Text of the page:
Due to poor staff work, the attack of Argenteau's right wing did not begin until 11 April.[13] On that day, the Austrians moved with 3,700 soldiers against a French position on Monte Negino.[14] Argenteau led one battalion of Alvinczi Infantry Regiment Nr. 19 and two battalions of Archduke Anton Infantry Regiment Nr. 52 to a position near Montenotte Superiore. There, the Austrian rendezvoused with General-major Mathias Rukavina von Boynograd, who commanded one battalion each of Stein Iinfantry Regiment Nr. 50 and Pellegrini Infantry Regiment Nr. 49 plus three companies of Grenz infantry from the Gyulai Freikorps.[15]

The Austrians began to press southeast down the right leg of the Δ, driving in the enemy outposts on Monte San Giorgio and Monte Pra. Colonel Henri-François Fornésy with about 1,000 French troops of the 17th Light Infantry Demi-Brigade held an old Austrian-built redoubt atop Monte Negino. These soldiers were joined by Colonel Antoine-Guillaume Rampon who assumed overall command. An additional 1,192 men of the 32nd Line from Madonna di Savona also arrived to help.[16]

The road to Monte Negino followed the crest of the Apennines. Led by the Croats of the Gyulai Freikorps in skirmish order, the Austrians pressed their attacks. At a moment when the French troops were wavering, Rampon rallied them by making them swear to "conquer or die", according to one eyewitness. All the Austrian attacks failed and Rukavina was shot in the shoulder. Argenteau called a halt to operations about 4:00 PM.[17] That evening, the Austrian commander sent a courier to Oberstleutnant Karl Leczeny in Sassello asking for reinforcements.[18] Rampon estimated Austrian losses at 200 to 300, but they were probably closer to 100. The French reported 57 casualties.[19]

Argenteau's attack precipitated an immediate counteroffensive by Bonaparte, who moved General of Division André Masséna's two divisions from Savona to the area of the Cadibona Pass. Satisfied that Beaulieu was too far to the east to intervene effectively, Bonaparte determined to crush Argenteau. He ordered General of Division Amédée Emmanuel Francois Laharpe's division to join Rampon's force, making a total of 7,000 soldiers at Monte Negino on the right leg of the Δ. Masséna marched from Altare, up the left leg of the Δ, with General of Brigade Philippe Romain Ménard's 4,000-man brigade. In order to reach their jumping off positions, the troops started at 2:00 AM and marched in a rain storm. General of Division Pierre Augereau's division and other units concentrated near the Cadibona Pass.[20]

The 3rd battalion of the Terzi Infantry Regiment Nr. 16 marched all night to reach Montenotte at dawn. Argenteau deployed this unit, some Croats, and several detached companies from his other regiments to guard the Altare road. The rest of the Austrians still faced Monte Negino. One battalion of the Preiss Infantry Regiment Nr. 24 arrived in the area but was not committed to the next day's battle.[21]

Fog shrouded the area at dawn on 12 April. When it cleared, several French cannons began firing from Monte Negino on the Austrians below them and Argenteau saw that he was confronted by a large force. Shortly afterward, Masséna's soldiers launched their attack on the weakly held Austrian right flank, swamping the defenders with superior numbers. Argenteau deployed the Stein and Pellegrini battalions under Oberstleutnant Nesslinger to hold the center and assigned the two Archduke Anton battalions to defend the left flank on Monte Pra. Then he took the Alvinczi battalion to the rescue of the 3rd Terzi battalion on his right flank.[22]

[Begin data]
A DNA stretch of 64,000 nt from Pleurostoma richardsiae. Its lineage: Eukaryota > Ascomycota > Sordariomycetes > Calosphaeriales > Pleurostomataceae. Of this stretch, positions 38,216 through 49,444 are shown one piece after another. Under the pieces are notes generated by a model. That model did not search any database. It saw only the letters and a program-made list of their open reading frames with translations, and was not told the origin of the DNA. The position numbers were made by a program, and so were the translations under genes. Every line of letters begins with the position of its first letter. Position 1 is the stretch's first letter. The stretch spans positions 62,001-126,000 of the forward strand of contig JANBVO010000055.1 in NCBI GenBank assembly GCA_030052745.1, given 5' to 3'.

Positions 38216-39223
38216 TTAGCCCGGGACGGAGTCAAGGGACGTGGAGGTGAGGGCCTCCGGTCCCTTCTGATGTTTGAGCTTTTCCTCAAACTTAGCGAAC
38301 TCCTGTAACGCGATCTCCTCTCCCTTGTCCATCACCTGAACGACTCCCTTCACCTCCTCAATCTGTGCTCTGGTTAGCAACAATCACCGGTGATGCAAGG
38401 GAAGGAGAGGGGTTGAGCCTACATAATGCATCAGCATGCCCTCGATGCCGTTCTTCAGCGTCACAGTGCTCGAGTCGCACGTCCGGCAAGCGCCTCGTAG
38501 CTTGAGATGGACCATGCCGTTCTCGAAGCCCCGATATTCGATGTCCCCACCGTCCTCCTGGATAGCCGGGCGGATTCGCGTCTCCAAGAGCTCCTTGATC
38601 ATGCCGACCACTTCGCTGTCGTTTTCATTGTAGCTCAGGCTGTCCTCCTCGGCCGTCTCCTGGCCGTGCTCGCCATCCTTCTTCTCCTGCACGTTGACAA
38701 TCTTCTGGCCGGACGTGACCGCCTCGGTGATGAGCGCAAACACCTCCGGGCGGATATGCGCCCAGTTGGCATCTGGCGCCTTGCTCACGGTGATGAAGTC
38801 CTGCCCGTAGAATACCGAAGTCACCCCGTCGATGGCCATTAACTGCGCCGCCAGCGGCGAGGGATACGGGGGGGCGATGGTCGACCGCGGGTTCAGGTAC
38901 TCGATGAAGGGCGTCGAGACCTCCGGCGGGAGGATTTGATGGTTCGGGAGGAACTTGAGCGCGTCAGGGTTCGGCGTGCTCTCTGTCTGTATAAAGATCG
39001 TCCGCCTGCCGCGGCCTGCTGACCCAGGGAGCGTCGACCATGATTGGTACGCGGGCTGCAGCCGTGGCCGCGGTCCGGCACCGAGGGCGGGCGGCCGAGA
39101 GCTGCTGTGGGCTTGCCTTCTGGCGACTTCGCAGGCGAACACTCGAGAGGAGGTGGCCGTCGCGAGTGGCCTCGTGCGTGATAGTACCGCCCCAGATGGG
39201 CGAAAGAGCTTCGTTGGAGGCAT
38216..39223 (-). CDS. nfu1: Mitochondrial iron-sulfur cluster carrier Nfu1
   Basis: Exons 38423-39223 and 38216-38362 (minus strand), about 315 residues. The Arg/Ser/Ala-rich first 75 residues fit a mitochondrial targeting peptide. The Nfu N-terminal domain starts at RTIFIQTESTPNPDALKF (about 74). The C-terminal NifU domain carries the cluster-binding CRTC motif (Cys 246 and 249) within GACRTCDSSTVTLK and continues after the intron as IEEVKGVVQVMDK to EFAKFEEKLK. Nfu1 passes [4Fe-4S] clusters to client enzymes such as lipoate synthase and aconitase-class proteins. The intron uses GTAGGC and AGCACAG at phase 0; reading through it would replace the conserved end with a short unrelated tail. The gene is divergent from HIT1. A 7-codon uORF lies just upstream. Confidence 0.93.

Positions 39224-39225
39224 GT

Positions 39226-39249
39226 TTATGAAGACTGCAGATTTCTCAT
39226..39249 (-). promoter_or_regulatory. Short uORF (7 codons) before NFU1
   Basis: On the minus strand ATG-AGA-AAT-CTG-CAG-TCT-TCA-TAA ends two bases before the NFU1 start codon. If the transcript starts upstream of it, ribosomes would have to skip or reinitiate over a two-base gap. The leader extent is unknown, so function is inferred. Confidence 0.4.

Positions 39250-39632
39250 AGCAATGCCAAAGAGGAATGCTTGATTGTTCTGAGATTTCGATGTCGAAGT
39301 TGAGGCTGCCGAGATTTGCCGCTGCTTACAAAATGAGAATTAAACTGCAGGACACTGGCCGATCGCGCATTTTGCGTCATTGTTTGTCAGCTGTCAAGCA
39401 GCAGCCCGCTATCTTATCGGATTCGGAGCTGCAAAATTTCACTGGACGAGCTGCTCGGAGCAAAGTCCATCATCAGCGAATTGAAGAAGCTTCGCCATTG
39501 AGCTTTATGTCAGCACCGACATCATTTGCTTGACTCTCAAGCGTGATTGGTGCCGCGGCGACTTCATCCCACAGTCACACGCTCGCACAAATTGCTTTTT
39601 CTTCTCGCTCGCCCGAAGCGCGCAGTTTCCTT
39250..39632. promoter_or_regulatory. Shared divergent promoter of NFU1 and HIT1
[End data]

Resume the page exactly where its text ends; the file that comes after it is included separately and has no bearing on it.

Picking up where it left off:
While Masséna overwhelmed Argenteau's right, Laharpe fell on the Austrians defending Monte Pra. At first the Austrians conducted a stout defense. But Masséna's assault made such rapid progress that Argenteau ordered a retreat. The 3rd Terzi battalion was nearly destroyed and Nesslinger's two battalions were badly cut up. In the Austrian retreat from Montenotte Superiore, the Alvinczi battalion provided the rear guard. The battalion had to fight its way out, losing its color and many soldiers. Argenteau's men barely cleared out of Montenotte Inferiore before Masséna's and Laharpe's flanking forces converged on the hamlet. By 9:30 AM the battle was over.[23]

The battle was General Bonaparte's first victory in the Montenotte Campaign. By the next morning, Argenteau reported only 700 men with the colors.[24] The rest were lost in combat or scattered. Historian Martin Boycott-Brown presented French losses as light; a sampling of reports show that the 32nd Line, 51st Line, 75th Line, and 17th Light lost 10, 8, 27, and 19 casualties, respectively. The Austrians admitted losing 166 killed, 114 wounded, and 416 missing, for a total of 696.[25] Three historians assert that losses were more severe. Digby Smith wrote that the French suffered 800 killed, wounded, and missing out of a total of 14,000 troops and 18 guns. The Austrians went into the action with 9,000 men and lost 2,500 killed, wounded, and captured, with 12 guns lost. Most of Argenteau's casualties were prisoners.[26] Gunther E. Rothenberg listed Austrian casualties as 2,500 and 12 guns out of 4,500 engaged, while French losses were 880 out of 10,000 available troops.[27] David G. Chandler gave Austrian losses as 2,500 out of 6,000, but listed no French losses out of a total of 9,000.[28]

A badly shaken Argenteau pulled his surviving soldiers back to cover Acqui, while other forces under Rukavina held Dego, about 7.5 kilometres (4.7 mi) to the northwest of Montenotte Superiore. Argenteau sent an alarming dispatch to Beaulieu stating that his command was "almost completely destroyed".[29] Bonaparte issued orders to exploit his success by widening the gap between the Austrian and Sardinian armies by thrusting west toward Millesimo and north toward Dego.[30] The next actions were the Battle of Millesimo on 13 April and the Second Battle of Dego on 14 and 15 April.